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Nat Commun. 2018 Oct 10;9(1):4055. doi: 10.1038/s41467-018-06137-w.

LRH-1 mitigates intestinal inflammatory disease by maintaining epithelial homeostasis and cell survival.

Author information

1
Department of Pediatrics, Division of Gastroenterology, University of California San Francisco, Mission Bay Campus, San Francisco, CA, 94158, USA.
2
Department of Cellular and Molecular Pharmacology, University of California San Francisco, Mission Bay Campus, San Francisco, CA, 94158, USA.
3
Department of Pediatrics, Division of Gastroenterology, Baylor College of Medicine, Houston, TX, 77030, USA.
4
Department of Biochemistry and Biophysics, University of California San Francisco, Mission Bay Campus, San Francisco, CA, 94158, USA.
5
Department of Orofacial Sciences & Program in Craniofacial Biology, University of California San Francisco, Mission Bay Campus, San Francisco, CA, 94158, USA.
6
Department of Pediatrics, Division of Genetics, University of California San Francisco, Mission Bay Campus, San Francisco, CA, 94158, USA.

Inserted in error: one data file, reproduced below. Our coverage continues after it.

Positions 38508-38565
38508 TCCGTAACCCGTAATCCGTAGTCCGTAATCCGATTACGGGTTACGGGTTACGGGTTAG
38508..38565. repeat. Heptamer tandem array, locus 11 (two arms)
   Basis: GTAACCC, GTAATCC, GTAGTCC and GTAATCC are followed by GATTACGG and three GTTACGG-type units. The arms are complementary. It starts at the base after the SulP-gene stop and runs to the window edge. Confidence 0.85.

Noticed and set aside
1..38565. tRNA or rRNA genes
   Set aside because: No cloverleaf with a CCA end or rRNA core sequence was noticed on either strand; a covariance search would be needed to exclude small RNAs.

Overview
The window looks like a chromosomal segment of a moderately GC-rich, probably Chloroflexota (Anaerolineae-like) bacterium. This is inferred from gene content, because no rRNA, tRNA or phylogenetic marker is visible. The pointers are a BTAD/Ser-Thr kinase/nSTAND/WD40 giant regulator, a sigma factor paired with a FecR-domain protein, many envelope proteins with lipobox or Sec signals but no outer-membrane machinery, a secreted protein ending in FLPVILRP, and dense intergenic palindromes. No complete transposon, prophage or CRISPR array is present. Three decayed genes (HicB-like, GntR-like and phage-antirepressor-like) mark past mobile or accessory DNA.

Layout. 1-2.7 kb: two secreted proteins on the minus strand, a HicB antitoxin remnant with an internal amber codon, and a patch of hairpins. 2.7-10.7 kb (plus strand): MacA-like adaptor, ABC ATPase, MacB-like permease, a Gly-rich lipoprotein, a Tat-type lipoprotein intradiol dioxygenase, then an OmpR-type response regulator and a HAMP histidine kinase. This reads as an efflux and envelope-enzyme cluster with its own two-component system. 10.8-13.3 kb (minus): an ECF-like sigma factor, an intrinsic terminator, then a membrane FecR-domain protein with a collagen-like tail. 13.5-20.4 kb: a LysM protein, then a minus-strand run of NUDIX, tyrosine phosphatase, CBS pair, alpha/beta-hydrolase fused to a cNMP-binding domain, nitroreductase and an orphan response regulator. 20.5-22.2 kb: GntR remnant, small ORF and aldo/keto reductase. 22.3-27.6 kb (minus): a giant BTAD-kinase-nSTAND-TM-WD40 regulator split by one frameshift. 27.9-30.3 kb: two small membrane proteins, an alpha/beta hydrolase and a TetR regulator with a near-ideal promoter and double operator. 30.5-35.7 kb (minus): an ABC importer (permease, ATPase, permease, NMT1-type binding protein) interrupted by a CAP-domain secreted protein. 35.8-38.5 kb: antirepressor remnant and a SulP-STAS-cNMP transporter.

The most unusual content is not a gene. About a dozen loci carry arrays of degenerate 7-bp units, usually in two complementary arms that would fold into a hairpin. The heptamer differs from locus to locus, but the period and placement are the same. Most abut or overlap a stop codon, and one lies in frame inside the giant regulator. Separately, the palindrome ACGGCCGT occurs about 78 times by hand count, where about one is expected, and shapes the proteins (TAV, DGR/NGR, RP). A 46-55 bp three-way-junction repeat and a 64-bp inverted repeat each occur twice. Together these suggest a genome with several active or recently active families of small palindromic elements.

7
Department of Molecular and Cellular Biology, Baylor College of Medicine, Houston, TX, 77030, USA. moore@bcm.edu.
8
Department of Cellular and Molecular Pharmacology, University of California San Francisco, Mission Bay Campus, San Francisco, CA, 94158, USA. holly.ingraham@ucsf.edu.

Abstract

Epithelial dysfunction and crypt destruction are defining features of inflammatory bowel disease (IBD). However, current IBD therapies targeting epithelial dysfunction are lacking. The nuclear receptor LRH-1 (NR5A2) is expressed in intestinal epithelium and thought to contribute to epithelial renewal. Here we show that LRH-1 maintains intestinal epithelial health and protects against inflammatory damage. Knocking out LRH-1 in murine intestinal organoids reduces Notch signaling, increases crypt cell death, distorts the cellular composition of the epithelium, and weakens the epithelial barrier. Human LRH-1 (hLRH-1) rescues epithelial integrity and when overexpressed, mitigates inflammatory damage in murine and human intestinal organoids, including those derived from IBD patients. Finally, hLRH-1 greatly reduces disease severity in T-cell-mediated murine colitis. Together with the failure of a ligand-incompetent hLRH-1 mutant to protect against TNFα-damage, these findings provide compelling evidence that hLRH-1 mediates epithelial homeostasis and is an attractive target for intestinal disease.

PMID:
30305617
PMCID:
PMC6180039
DOI:
10.1038/s41467-018-06137-w
[Indexed for MEDLINE]
Free PMC Article

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